Sunday, September 18, 2005

The “Live Frei or Die” Film critic’s corner – “Kedma”

In our continuing quest to view and discuss cinema with Jewish content, your LFOD film critic has, for the first time, found a film that was actually produced by a Jew and has explicit Jewish Content. (The Ten Commandments (1956 version) doesn’t count, because Cecil B. DeMille was an Episcopalian.) This film is Kedma, produced and directed by the well-known Israeli auteur Amos Gitai. Kedma was a “2002 Cannes Film Festival Selection,” whatever that means, though the critical reviews I’ve seen on the Web were mostly negative. My opinion? Some good visuals, but the director overused the long shots (“long” as in elapsed time), thus putting the viewer at risk of falling asleep from boredom. One very good and exciting combat scene, which I think does a good job at debunking those who praise the glory of military action. And, the climactic scene, a soliloquy that expresses a very wrongheaded view of the Jewish condition. Unfortunately, the director’s final product is so opaque that it’s difficult to say whether this final rant is Mr. Gitai’s opinion or whether he’s dissing that particular view.

Nonetheless, I would recommend renting this flawed product, because it does raise some interesting issues. After all, for a $4 rental, what can you lose? Besides, the dialogue is simple enough that it’s a good way to practice your Hebrew comprehension. Just be prepared for the occasional lapse into Polish (or Russian) and Yiddish, all translated into the same English subtitles.

The plot, such as it is, goes as follows: A bunch of illegal Jewish immigrants are offloaded from the clandestine refugee ship “Kedma” sometime in late April or early May 1948. The operation is interrupted by a patrol of British troops, and the refugees scatter across the countryside (which seems to be the southern Israeli Coastal Plain inland from Ashkelon.) The different groups of refugees discuss with their Hagana (Palmach?) guides what motivated them to come to Israel rather than remain safe and warm in a DP camp in Germany. They finally all reassemble at a fairly well equipped Hagana camp where they are instructed in the use of Sten guns (a sort of home-made Uzi) and then issued single-shot bolt-action rifles. [It’s nice to know that even in Israel, there’s the “right way,” the “wrong way,” and the “Army way.”] They are then sent into battle with no explanation of the objective, which seems to be the capture of an old Arab farmhouse. The resulting firefight, which is the most convincing scene in the movie, leaves a few Israeli soldiers dead, 2 or 3 of the main characters wounded, and a middle-aged Arab noncombatant relieved of his donkey and set off wandering. As the Hagana is efficiently processing the wounded and evacuating everybody one of the refugees, who saw a close frined die or get seriously wounded, gets a sudden attack if PSTD and performs his rant/soliloquy regarding the Jewish experience. At the end, the Hagana commander hauls him into the jeep, and off they go into the sunset. Finis.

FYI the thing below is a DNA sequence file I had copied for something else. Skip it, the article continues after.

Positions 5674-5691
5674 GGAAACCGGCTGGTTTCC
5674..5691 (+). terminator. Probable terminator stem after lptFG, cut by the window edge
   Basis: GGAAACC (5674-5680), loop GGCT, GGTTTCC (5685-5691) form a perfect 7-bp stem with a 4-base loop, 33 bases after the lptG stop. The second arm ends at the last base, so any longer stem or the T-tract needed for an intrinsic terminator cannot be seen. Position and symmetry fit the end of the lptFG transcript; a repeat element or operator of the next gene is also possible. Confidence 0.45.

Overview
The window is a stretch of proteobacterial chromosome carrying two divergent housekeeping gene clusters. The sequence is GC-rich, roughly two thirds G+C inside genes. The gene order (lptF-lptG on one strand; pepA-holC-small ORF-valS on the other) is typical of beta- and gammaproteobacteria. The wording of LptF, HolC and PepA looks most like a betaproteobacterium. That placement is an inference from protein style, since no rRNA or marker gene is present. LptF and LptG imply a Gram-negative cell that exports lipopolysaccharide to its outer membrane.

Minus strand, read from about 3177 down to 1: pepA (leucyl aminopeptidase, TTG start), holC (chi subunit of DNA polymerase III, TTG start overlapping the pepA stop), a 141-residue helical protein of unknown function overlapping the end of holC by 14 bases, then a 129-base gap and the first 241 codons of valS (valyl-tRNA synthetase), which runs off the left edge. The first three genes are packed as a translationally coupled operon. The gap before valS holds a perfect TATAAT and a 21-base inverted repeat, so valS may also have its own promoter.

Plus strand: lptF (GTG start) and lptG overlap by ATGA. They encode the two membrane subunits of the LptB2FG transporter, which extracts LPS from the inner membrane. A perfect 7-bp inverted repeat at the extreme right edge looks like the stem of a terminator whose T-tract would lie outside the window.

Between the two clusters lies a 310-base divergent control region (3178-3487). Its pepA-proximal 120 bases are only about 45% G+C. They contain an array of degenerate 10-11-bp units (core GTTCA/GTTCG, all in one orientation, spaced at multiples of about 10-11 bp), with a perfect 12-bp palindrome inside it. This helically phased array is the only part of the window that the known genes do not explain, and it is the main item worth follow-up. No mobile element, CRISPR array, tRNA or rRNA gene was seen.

The main premise of the story is supposedly taken from an actual event. There were a bunch of illegal refugees attacked by the British a few days before the British left and the State of Israel declared its Independence. If that’s so, it’s hard to say which side was stupider: The Hagana for not waiting a week and bringing the refugees in legally with no British interference, or the British, who knew they were leaving, so why bother to stop some refugees who would just immigrate legally a week later. If that’s a point that Mr. Gitai was trying to make, I wish he’s be more explicit. Israelis are supposed to have a reputation for being plain-spoken and direct, not tolerating BS and beating around the bush.

Now we get to the Hagana. Of course, I grew up with tales of superhuman Hagana heroism. This movie is a bit of a revisionist downgrade of that reputation without trashing them too harshly. They certainly looked cool in their non-uniform khaki halutzik-wear. The commander led the sartorial pack with his piratical black bandanna. But he could have used some leadership lessons – he was unable to get the people under his command to put out a campfire properly. There was also a female radio operator who was a real hottie, but, unfortunately, she got hit in the firefight.

Nex, we turn to the Arabs. I’m glad that Mr. Gitai resisted the revisionist urge to have Black Bandanna brutalize that poor middle-aged Arab guy, driven from his home and relieved of his donkey. This guy, Youssef, concludes with a rant of his own about how the Arabs weren't going to let the Jews drive them out of theior land, and, by Allah, they were going to stay and be a pain in the tuches for the Jews, even if it meant they would end up doing all the menial work. The guy actually sounded very Jewish, if you get my drift. Especially when he explained to Black Bandanna that the reason the Arabs weren't better fighters was because (1) they had junky old weapons, and (2) too many chiefs and not enough Indians. It was a little disconcerting, to say the least, to learn that my shul has a lot in common with the Palestinian fighters of 1948, at least with regards to item (2).